It's that lovely time of year again. The time where I start to look forward to my kids' birthdays as well as dread them. Each year, I think I'll feel better about it. But for some reason I don't. I recall the naivety of my first pregnancy, the fear, and anxieties of their births. The flu symptoms that turned out to be this disorder I had never heard of before. The anxiety of the second pregnancy and reaching that point where I got sick with the first, and waiting for the hammer to fall. Each year as we celebrate their being with us is a joy, but also throws me back into time.
I'd be lying if I said the circumstances of my children's births didn't still affect me in a major way. Yes, we are here and healthy. But the nightmare is still fresh in my mind, even as come up on year five of my HELLP syndrome delivery. It shaped and changed me. I cannot give up on the cause that had entered our lives. Being a preeclampsia survivor is part of my identity. And it's a piece that I cherish and hate.
The feelings of failure never really go away. Knowing that your body failed you and your child doing something that women have done for thousands of years. Of course, preeclampsia has been around that long and thousands and thousands of other women have experienced the disorder themselves. Knowing that when my daughter grows up and decides to become a mommy she will face the same danger.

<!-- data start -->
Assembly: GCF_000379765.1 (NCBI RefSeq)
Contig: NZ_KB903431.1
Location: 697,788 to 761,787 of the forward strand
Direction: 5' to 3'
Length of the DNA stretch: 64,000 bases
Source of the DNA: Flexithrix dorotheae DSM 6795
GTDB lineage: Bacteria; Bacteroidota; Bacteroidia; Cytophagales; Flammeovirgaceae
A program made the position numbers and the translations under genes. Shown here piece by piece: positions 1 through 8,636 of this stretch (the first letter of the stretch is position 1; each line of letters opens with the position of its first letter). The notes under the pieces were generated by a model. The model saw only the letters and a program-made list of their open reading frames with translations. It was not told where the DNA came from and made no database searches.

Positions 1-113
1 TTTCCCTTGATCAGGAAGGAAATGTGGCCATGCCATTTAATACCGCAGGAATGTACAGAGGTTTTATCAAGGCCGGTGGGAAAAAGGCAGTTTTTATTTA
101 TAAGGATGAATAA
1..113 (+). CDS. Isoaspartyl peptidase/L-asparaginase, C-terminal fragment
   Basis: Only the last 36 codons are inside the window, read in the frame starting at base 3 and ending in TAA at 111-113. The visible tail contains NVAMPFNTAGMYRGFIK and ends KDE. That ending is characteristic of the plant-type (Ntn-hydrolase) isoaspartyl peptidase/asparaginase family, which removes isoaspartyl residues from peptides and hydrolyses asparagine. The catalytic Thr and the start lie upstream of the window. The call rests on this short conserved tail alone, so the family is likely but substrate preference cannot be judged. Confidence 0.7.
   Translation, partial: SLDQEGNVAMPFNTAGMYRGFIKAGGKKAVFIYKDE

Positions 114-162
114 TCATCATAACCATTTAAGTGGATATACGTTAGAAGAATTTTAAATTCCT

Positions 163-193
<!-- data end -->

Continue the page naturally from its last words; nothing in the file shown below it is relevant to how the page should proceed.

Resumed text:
The day where I should be celebrating their births is always a bittersweet. I am thankful that they are here with us, and healthy. I wonder how long I'll feel this way. Will it stop at some point? I don't think so.
Preeclampsia robbed us of a "normal" birth and pregnancy experience. It still pisses me off to no end. The decision to not have children was made under the pressure of facing another high-risk pregnancy and how it would affect the two children we did have. I appreciate and love them too much to try again. And it breaks my heart that we simply could not have made our choice without some issue hanging over our heads.
Our experience did teach us to appreciate them and the little things in life more. To enjoy each day and live it fully. To laugh with them rather than shout. To hug and kiss them daily. I try to look at the positives our experiences brought us, but some days are more difficult than others.